The evidence proves that the steamer Caspian, which had been moored stern inwards on the north-east side of Swift's dock, steamed stern outwards on a semi-circular course from the wharf about five o'clock that afternoon, and after steaming a certain distance out commenced her voyage towards Lake Ontario, taking a semi-circular course under helm hard-a-starboard on a course to port so as to pass clear of the wharf. That about the same time steamer Kingston, which had been moored at the other side of the wharf, also steamed stern outwards, taking a more direct course out, and then started on her voyage to Lake Ontario, on the port side of the Caspian. The yacht Magedoma had been moored bow inwards at the same side of the wharf and between the Kingston and the shore.
After the two steamers, Kingston and Caspian, and were backing out preliminary to commencing their respective voyages, the master in charge of the Caspian noticed that the Magedoma was commencing to back out from the wharf and thereupon the Caspian gave two whistles to warn the yacht that he was directing his course to port which was the proper course to enable him to clear the wharf; but no notice was taken of the warning or any responsive whistle given by the Magedoma.
When nearing the wharf the Caspian was steaming at about ten miles an hour, and the master of the Caspian, seeing that the Magedoma was coming on towards a course intersecting that which the Caspian was taking, ordered the helm first amidships and then hard-a-port so as to steady her and prevent the Caspian's stern swinging on to the Magedoma.
Then the Magedoma continued backing and impinging on the course of the Caspian, and this fact is proved by Captain Johnston, of the Magedoma, who said that he gave the yacht two kicks astern to back her from the dock so as to turn the bow of the yacht, and both he and the seaman, Soderstrom, of the Magedoma, would not deny that there may have been stern way on the Magedoma from these "kicks astern," when the boats came together.
Both the preliminary act of the defendant, and the statement of defence, allege that the collision was occasioned by the fault of the Caspian, the preliminary act stating that: "Shortly before the accident the master of the Caspian blew two whistles, which, to the master of the Magedoma, indicated that the master of the Caspian was to starboard his helm and keep to port. The master of the Caspian did not carry out his signal, but acted opposite thereto and sent his helm to port, and kept to the right. The fifth paragraph of the statement of defence is substantially to the same effect. These whistles of the Caspian were not answered by the Magedoma as they ought to have been, for the rule is that the duty to answer a signal is as imperative as is the duty to give one.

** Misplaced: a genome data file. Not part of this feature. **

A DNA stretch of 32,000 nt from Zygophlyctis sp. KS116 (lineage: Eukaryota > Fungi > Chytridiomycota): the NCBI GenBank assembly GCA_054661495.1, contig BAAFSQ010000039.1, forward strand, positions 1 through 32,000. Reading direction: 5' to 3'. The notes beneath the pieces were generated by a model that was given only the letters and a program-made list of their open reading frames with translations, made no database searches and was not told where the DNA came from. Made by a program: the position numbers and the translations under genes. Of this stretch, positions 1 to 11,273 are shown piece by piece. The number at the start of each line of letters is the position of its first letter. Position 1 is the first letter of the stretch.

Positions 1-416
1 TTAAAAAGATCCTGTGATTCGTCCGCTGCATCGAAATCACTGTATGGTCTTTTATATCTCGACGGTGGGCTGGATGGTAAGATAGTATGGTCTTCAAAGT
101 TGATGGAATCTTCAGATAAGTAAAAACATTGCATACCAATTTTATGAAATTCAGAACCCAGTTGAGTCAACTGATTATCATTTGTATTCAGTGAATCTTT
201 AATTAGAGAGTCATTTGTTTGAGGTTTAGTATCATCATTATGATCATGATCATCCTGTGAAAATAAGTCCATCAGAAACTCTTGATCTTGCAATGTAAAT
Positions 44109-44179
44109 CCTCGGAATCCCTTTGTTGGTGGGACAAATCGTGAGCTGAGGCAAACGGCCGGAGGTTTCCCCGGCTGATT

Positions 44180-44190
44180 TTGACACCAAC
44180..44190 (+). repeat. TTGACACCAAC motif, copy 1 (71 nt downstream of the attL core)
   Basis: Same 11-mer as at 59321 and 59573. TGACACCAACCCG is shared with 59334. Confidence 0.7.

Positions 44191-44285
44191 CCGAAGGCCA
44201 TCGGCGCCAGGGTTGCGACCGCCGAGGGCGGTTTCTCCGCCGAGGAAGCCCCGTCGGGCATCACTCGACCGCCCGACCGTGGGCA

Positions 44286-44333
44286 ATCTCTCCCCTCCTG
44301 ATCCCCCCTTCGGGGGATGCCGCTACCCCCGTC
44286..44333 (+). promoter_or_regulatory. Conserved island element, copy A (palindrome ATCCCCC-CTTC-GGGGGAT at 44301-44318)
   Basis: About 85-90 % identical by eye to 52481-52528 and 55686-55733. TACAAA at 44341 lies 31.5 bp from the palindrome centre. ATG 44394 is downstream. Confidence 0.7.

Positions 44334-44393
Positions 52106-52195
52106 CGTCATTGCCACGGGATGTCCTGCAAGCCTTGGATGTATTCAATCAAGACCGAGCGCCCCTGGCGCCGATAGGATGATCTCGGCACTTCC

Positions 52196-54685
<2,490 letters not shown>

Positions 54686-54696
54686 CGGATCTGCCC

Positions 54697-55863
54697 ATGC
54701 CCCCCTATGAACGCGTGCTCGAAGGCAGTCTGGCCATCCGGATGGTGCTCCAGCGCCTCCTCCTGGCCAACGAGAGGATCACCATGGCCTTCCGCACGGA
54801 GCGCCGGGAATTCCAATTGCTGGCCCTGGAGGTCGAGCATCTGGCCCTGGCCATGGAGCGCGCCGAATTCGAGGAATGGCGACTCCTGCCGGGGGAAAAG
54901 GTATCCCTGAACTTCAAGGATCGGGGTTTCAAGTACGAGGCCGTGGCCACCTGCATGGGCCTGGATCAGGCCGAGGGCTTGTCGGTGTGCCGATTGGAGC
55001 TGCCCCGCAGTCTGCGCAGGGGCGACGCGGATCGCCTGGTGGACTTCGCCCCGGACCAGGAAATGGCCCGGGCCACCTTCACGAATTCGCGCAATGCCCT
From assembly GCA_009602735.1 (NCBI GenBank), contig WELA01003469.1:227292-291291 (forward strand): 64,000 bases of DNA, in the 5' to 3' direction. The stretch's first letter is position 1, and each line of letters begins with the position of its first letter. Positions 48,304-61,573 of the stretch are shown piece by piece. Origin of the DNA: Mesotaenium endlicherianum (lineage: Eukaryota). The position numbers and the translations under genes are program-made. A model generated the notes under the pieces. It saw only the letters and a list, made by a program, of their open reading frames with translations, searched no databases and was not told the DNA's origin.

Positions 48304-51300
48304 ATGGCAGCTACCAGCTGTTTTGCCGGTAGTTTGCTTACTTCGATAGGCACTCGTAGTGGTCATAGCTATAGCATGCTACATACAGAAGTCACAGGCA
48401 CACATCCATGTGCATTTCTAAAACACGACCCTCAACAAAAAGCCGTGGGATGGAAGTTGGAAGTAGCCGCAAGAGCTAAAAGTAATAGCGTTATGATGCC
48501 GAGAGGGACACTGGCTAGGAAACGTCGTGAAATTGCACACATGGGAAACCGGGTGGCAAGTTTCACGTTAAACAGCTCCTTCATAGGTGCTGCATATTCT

This is confirmed by the evidence of the custom's office, Mr. Comer, the agent, Mr. Horsey, who were on the wharf, and Chief Engineer Leslie, on the Caspian, all of whom said that the Magedoma had not stopped up to the time of the collision; and that she was still going backwards; two of them adding that the Magedoma was moving to cross the bow of the Caspian. And it is proved that the captain of the Magedoma waved his hand to the captain and towards the lake.
This evidence that the Magedoma was moving has not been contradicted, but is confirmed by the evidence of the captain of the Magedoma, and one of the crew, both of whom said they would not swear that the Magedoma had no stern way on her when the boats came together, and the force of the blow on the Caspian, which made a breach in her side aft of the paddle wheel of about three or four feet, and back about ten or twelve feet, confirms this.
The statement of defence further states: "Those in charge of the Caspian disregarded the provisions of the navigation rules adopted by order-in-council, on the 25th April, 1905, and amended on the 18th of May, 1906, and particularly articles 19,27,28 and 29."